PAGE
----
By John Gruber
GravityView: Don’t write code. Blow minds.
This passage from a reader email pretty much nails it:
Yes, it would make a difference if the checkbox for Safari were unchecked by default. Also, the “new installs” should be visually separated from the “updates to programs you’ve already installed”, and clearly marked as such. I’m all in favor of programs updating themselves — especially potentially network-exploitable apps like iTunes or QuickTime — but companies shouldn’t abuse that to push entirely unrelated software on end users.
The reason reactions to this controversy have been so polarized is that we’ve been mostly arguing about the wrong thing: how or whether Apple should offer new applications to Windows users via the current Software Update app. The problem is with the design of the Software Update app itself.
The reader is right: updates to currently-installed software are an entirely different thing than offers to install new software. Different things should look different; the current design of Software Update doesn’t allow for such a visual differentiation.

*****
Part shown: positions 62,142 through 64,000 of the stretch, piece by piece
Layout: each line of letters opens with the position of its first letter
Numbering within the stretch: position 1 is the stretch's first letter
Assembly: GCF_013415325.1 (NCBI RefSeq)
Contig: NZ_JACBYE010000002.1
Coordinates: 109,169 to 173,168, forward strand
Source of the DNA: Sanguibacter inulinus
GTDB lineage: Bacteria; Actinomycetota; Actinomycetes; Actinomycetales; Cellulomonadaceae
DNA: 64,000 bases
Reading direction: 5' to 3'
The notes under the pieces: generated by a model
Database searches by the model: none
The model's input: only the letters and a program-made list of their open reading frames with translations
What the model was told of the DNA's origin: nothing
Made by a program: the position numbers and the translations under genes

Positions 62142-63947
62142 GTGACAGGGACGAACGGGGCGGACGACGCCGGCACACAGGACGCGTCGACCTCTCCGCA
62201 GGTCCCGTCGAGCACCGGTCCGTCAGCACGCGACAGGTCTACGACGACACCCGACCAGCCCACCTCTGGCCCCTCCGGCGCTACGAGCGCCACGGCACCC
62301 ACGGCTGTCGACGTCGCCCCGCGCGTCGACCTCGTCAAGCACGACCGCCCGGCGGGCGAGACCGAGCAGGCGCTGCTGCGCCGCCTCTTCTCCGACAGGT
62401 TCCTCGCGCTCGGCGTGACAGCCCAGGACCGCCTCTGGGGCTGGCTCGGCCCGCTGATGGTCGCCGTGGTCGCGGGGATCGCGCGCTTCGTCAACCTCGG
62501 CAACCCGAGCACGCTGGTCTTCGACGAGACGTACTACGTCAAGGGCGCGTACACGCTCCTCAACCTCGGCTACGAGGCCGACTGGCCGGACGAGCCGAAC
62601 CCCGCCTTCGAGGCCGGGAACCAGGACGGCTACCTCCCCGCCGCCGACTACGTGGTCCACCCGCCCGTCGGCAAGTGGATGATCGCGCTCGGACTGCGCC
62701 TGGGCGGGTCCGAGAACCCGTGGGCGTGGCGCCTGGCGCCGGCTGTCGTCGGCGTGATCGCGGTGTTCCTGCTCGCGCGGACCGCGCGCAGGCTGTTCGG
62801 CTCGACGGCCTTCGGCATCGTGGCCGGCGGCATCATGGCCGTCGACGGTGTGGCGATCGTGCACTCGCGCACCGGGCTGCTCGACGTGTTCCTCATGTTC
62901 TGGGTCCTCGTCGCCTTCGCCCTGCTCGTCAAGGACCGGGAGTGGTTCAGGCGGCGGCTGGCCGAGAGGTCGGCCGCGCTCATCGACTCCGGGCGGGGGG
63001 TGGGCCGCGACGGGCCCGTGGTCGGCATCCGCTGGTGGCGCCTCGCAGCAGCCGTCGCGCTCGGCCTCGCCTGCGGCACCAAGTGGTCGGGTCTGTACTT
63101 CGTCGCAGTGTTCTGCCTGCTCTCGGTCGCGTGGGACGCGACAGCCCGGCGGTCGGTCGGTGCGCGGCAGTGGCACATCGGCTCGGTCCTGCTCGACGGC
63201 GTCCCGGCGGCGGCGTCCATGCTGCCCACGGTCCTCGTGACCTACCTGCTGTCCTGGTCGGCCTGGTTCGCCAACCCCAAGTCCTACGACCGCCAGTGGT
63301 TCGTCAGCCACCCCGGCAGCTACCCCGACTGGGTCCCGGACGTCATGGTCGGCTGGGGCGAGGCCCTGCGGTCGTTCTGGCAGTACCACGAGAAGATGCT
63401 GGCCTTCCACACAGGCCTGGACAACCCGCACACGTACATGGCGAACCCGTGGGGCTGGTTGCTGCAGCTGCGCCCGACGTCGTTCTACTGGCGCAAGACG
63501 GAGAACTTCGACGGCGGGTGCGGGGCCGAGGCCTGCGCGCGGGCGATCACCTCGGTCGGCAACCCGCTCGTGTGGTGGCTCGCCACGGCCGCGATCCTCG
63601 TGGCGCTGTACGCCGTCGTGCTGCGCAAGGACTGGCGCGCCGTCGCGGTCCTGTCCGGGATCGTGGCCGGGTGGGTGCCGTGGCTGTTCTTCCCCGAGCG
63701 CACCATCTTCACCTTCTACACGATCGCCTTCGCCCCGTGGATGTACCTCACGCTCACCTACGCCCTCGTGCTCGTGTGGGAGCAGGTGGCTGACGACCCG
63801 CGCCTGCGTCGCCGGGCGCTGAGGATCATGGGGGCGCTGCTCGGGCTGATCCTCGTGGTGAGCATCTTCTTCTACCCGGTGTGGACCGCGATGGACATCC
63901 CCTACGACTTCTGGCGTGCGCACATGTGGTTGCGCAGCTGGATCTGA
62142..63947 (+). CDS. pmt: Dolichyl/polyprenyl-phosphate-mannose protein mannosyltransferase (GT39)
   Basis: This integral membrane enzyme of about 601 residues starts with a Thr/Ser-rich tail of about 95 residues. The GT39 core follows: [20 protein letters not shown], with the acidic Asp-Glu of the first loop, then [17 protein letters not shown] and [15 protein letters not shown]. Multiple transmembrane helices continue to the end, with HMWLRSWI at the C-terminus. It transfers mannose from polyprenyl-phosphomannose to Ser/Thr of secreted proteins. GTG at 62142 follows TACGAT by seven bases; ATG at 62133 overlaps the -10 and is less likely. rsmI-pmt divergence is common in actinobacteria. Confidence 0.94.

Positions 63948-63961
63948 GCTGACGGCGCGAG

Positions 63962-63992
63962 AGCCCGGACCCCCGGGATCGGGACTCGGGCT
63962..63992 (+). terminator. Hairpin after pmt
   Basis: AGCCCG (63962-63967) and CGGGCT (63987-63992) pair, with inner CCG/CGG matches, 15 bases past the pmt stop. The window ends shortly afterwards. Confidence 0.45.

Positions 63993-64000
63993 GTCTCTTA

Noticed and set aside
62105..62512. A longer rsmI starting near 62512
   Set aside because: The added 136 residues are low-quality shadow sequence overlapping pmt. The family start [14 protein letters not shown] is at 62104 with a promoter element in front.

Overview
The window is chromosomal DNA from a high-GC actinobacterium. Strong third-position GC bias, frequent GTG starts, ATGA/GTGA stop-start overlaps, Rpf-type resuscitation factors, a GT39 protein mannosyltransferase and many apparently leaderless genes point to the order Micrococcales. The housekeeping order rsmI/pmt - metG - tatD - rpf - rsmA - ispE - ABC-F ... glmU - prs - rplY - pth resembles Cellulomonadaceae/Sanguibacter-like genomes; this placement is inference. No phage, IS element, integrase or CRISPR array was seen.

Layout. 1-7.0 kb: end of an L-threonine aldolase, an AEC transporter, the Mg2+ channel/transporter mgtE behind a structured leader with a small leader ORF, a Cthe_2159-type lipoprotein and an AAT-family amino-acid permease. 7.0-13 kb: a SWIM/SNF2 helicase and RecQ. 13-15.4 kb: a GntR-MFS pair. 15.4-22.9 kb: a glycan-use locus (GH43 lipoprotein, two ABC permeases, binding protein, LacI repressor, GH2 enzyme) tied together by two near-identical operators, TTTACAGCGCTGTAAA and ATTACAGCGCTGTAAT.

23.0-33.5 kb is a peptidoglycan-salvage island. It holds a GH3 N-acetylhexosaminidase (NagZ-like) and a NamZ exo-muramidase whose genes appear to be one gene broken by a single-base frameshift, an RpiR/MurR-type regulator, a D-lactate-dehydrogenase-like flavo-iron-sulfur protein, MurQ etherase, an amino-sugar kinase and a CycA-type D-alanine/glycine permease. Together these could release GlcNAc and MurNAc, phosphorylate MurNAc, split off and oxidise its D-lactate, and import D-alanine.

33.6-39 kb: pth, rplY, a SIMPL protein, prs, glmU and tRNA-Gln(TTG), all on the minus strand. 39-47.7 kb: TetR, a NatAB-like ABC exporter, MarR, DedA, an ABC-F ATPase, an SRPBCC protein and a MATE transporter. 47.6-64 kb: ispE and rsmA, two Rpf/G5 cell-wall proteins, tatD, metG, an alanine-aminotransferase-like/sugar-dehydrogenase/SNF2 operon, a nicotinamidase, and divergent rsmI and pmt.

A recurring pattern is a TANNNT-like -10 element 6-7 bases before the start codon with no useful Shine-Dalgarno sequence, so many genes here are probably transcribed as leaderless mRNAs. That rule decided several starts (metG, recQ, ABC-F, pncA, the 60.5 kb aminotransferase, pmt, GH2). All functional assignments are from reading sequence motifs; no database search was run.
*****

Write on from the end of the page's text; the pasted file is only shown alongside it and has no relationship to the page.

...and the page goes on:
For updates to installed software, the simple plain list Software Update currently displays is perfect. New software — like, in this case, Safari — should be displayed separately and more prominently. A big app icon alongside a brief description, perhaps — something that, visually, is instantly recognizable as something different from the regular updates. It should be clear that what’s being offered is both new and optional. The default should be not to install — or, perhaps, the user could be required to explicitly click either “Install” or “Don’t Install”, with neither option selected by default. If the user chooses “Don’t Install”, Software Update should then offer the user the option to never again be prompted about this particular application. (You can do this now, using the “Ignore Update” command in the Update menu, but this feature should not be hidden in a menu.)
Maybe Apple realizes this, but they figured it wasn’t worth the effort to add an entirely new presentation mode to the Software Update app, because they don’t have any other new Windows apps on the horizon. I.e., that, given their current plans, it wouldn’t be a new “ask the user if they want this brand new app installed” feature, but rather, for all intents and purposes, really just an “ask the user if they want Safari” feature.
But laziness is no excuse. This entire controversy, minuscule though it may be, could — and should — have been avoided if Apple had followed the design principle of making things that are different look different.